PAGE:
It was in middle school literature classes that literary tools such as onomatopoeia, sarcasm, and symbolism, were first introduced. I had already learned about onomatopoeia from Mad magazine where the sound effects balloon blasting out of a shotgun in a saloon read, “BARROOM!!” I learned sarcasm from my brother. I never quite got the hang of symbolism.
During classroom critiques, our teacher would point out that when the author used a snake, that character was not really a snake. Instead, it represented evil. “Jeez Louise,” I thought (or something symbolically similar to that) if they wanted it to be evil, why didn’t they just name the character “evil,” instead of confusing everyone with the damn snake?
But now that I’m all grown up I want to impress you with all the fancy editorial techniques at my disposal, including symbolism. So let me be clear, this particular post is written about blogs, I talk about blogs, and the ideas will work on blogs. But it’s not about blogs if you get my thrust (nudge nudge, wink wink). The blog is merely the symbolic device.
Most people who watch beer commercials hate them. They say beer commercials are sexist, offensive, and stupid. Beer commercials play to the lowest common denominator. Beer commercials do nothing for them.
You know who says that? People who don’t buy beer.
Beer commercials are aimed at the folks who do all the beer buying. According to a CBS study, 64% of American adults regularly drink alcohol. Of those, UCLA says 5% of beer drinkers consume 53% of all beer sold. And those beer-drinking guys like those ads.
A couple of years ago I was invited to substitute teach in a marketing class. One of the students asked me what I thought made a good ad. I said something about an engaging visual and a powerful message that caused an emotional response in the reader, hopefully, strong enough to enhance desire and stimulate purchase.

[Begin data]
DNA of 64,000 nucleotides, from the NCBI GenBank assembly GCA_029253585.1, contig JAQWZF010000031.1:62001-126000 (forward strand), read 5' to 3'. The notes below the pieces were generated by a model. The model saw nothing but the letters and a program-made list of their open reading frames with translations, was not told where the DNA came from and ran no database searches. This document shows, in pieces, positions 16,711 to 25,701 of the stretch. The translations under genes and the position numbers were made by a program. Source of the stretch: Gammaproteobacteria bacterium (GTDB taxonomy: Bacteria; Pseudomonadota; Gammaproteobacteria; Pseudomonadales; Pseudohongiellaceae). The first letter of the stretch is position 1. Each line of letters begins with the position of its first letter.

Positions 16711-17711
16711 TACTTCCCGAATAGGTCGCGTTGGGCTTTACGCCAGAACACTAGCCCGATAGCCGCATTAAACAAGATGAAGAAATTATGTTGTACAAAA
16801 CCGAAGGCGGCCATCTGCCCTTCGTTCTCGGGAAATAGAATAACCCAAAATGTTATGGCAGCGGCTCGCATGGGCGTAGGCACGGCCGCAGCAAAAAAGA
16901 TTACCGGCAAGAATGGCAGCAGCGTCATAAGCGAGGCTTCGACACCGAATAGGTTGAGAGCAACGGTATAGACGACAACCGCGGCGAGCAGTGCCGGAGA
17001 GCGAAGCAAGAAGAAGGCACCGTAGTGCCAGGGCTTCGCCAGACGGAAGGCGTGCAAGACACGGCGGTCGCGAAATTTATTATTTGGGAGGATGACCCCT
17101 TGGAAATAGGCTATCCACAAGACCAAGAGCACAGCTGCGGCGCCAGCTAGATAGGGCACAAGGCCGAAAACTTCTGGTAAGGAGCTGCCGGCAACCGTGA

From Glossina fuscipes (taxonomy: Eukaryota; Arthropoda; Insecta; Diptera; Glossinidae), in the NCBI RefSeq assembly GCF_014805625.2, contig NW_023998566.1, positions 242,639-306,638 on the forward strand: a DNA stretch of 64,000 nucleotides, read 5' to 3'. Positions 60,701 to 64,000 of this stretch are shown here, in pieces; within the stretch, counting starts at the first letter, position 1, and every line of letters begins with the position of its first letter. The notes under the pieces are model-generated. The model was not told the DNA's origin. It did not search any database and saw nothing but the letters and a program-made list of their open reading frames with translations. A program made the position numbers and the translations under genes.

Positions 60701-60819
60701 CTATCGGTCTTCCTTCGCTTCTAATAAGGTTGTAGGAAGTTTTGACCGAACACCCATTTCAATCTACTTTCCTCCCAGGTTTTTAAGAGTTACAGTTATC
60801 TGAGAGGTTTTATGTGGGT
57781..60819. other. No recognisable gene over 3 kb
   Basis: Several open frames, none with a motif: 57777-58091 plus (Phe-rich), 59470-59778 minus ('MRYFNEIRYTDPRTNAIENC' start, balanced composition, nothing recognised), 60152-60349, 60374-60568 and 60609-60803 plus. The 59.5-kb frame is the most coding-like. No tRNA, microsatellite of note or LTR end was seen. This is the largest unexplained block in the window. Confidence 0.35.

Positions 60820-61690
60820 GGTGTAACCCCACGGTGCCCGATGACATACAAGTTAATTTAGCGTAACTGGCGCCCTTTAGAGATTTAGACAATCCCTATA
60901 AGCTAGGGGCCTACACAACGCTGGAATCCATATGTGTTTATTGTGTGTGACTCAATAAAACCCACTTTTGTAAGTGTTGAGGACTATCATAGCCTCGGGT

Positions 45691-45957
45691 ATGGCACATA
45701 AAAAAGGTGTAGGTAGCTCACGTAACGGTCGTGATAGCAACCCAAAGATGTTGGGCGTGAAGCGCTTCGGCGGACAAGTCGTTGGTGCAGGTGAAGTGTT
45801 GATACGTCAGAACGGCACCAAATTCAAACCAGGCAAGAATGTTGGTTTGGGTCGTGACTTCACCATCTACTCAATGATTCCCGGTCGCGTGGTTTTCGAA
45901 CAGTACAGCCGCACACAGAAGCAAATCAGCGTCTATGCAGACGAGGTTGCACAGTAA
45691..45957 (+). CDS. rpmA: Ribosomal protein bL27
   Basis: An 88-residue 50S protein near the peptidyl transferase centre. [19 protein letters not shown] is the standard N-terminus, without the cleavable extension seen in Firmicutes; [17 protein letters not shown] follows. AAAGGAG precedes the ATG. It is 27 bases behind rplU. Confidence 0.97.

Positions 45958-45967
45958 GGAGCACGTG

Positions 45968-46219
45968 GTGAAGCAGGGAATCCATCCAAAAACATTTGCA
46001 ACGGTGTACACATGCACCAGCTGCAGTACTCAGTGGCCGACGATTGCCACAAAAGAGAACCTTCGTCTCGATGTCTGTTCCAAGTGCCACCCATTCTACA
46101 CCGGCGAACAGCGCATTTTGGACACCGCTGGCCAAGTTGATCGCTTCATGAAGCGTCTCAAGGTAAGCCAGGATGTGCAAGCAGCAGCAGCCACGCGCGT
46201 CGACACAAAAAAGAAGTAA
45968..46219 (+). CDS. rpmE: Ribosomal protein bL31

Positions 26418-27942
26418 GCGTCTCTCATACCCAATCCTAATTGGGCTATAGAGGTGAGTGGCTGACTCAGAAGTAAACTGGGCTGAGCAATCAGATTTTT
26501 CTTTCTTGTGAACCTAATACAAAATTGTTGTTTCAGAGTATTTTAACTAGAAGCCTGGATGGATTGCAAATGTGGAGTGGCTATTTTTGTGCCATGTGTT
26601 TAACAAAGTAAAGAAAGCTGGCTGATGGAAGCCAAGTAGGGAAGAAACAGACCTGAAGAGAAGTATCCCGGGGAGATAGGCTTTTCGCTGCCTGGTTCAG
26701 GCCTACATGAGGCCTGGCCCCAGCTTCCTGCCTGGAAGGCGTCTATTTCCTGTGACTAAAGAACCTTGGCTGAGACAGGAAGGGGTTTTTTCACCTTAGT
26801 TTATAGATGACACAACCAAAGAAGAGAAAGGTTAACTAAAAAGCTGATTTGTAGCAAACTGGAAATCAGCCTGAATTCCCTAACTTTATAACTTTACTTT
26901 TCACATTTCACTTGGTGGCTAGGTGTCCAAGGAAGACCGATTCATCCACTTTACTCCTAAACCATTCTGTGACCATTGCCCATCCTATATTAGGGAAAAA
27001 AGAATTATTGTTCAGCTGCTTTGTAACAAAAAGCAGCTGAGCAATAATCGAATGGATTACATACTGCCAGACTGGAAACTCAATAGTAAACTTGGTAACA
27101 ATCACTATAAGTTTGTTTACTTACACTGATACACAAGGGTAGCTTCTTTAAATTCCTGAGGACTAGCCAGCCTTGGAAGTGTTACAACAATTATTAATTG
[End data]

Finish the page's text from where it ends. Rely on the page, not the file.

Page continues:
The student said that my explanation was different than what their instructor had said. Her theory was that an ad was good if an alien who just stepped out of a spacecraft could understand it.
Since when do space aliens speak English? Since when do they have mouths to drink beer, feet to wear sneakers, or whatever else they would need in order to consume the product being advertised? And besides, who’s ever heard of space aliens carrying cash or credit cards?
Now let’s think about your blog. Let’s say you have 10,000 subscribers but only 20 of them matter. After all, I already like you. And if I owned a one hundred million dollar company with a $500,000 budget for whatever it is you do, I would hire you in a heartbeat. Really I would. Scout’s honor.
But I don’t.
So if you want to make money, maybe the folks who can hire you (and the people they listen to) are the only readers who ultimately matter.
Want to have fun? Write your blogs for all your readers. Want to make money? Write your blogs for the people who make the decisions about where to plunk down that half million bucks.
The rest of us give you lots of “atta-boys,” make you feel good, and tell you what a gifted writer you are. But last time I checked, your mortgage company won’t accept compliments in lieu of cash. Or beer, for that matter.
If your blog exists to help you make money then what matters most is what the people who can become customers think. And if you aim your prose directly at them, they’ll be much more likely to respond the way you’d like.
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But of course I’m not just talking about blogs, am I? Because the blog is just a literary device that represents other, more important, matters. What does the blog represent, you might ask? Sorry, I can’t tell you. Symbolism just works that way.